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Thursday, February 24, 2011

Vocational Rehabilitation Services Received by Youth with Autism: Arethey Associated with an Employment Outcome?

Introduction While youth with autism represent a small percentage of all vocational rehabilitation (VR) closures, the number who closed out of VR more than tripled between 2003 and 2008 (see Institute for Community Inclusion Data Note 26). As increasing numbers of youth with autism are accessing VR services, it is important to understand how they are using these services and the relationship of these services to outcomes and costs. The purpose of this brief is to: Determine differences in services received by youth with autism compared to youth with other disabilities. Identify services that are most closely associated with an employment outcome for youth with autism. Establish if large percentages of the group are receiving these successful services.

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Tuesday, February 22, 2011

Brain scans may someday detect autism.






Researchers are hoping that by using a common tool for measuring of brain activity in a new way, they may be one step closer to identifying whether a child is a greater risk for autism.


"We haven't diagnosed autism at this point," says William Bosl, Ph.D., lead author and a research scientist at Children's Hospital Boston. But he says by using an electroencephalogram and new, sophisticated computer programs to analyze the EEGs, he and his co-authors were able to correctly identify with 80% accuracy, which babies were at higher risk for autism and which were not.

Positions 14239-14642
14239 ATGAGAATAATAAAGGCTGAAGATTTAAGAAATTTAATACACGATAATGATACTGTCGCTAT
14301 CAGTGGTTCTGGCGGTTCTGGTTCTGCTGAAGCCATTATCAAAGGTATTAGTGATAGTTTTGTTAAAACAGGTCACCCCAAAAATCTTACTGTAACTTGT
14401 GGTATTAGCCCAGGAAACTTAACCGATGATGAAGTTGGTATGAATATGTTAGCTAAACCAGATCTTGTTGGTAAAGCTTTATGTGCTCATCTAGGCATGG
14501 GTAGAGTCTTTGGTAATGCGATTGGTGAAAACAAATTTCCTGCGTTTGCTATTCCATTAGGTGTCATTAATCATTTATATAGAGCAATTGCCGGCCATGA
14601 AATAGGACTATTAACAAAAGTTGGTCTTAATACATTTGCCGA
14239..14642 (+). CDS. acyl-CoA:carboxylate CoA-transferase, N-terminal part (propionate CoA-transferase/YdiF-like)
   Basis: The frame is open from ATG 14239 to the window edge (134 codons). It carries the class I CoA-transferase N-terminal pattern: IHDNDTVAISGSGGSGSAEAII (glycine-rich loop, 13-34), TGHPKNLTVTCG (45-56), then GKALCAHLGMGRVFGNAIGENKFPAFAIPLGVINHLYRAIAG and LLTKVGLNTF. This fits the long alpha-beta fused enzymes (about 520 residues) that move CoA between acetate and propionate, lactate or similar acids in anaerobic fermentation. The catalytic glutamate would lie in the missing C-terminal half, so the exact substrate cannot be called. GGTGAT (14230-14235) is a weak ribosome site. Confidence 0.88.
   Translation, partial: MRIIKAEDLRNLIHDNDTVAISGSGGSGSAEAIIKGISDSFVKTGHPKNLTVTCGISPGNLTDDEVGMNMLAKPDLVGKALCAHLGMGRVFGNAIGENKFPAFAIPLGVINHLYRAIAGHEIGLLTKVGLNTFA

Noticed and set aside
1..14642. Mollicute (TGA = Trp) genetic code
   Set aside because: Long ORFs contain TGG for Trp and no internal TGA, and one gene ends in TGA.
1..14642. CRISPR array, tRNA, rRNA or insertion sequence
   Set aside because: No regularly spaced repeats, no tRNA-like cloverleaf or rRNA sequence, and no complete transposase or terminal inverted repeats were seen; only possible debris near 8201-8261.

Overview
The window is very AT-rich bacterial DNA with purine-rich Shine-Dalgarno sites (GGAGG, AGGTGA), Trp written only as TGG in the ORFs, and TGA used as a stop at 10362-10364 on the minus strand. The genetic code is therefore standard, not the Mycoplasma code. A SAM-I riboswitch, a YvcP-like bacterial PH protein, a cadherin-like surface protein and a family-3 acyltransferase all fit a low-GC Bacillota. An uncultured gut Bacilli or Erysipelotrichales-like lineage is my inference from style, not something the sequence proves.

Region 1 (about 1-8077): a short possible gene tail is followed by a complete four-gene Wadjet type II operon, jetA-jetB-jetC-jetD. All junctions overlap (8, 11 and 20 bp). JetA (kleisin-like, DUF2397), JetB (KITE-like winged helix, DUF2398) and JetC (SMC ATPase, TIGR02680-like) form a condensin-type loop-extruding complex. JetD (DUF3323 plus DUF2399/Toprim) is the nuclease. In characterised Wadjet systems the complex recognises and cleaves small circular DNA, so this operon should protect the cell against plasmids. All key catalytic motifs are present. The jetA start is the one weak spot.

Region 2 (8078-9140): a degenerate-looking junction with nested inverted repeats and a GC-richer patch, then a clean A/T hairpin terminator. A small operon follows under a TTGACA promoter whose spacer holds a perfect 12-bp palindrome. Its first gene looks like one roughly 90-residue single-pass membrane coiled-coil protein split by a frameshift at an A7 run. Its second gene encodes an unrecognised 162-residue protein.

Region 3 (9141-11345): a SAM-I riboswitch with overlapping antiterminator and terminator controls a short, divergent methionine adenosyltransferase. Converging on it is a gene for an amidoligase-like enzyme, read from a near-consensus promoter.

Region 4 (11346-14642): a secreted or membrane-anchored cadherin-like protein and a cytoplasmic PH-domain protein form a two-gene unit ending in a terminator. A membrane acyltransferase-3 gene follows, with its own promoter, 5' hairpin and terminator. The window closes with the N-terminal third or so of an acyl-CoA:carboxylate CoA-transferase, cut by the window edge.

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Faulty testosterone cycle may explain male autism bias.

More men than women have autism – now we may know why. Sex hormones regulate a gene linked with the condition, making it more likely that males will accumulate testosterone in the dangerous amounts that are thought to lead to autism. For every female that has autism there are four males. To better understand this sex bias, Valerie Hu at the George Washington University Medical Center in Washington DC and colleagues studied a gene implicated in autism called retinoic acid-related orphan receptor-alpha (RORA). This gene controls a molecule that switches many subsequent genes on and off.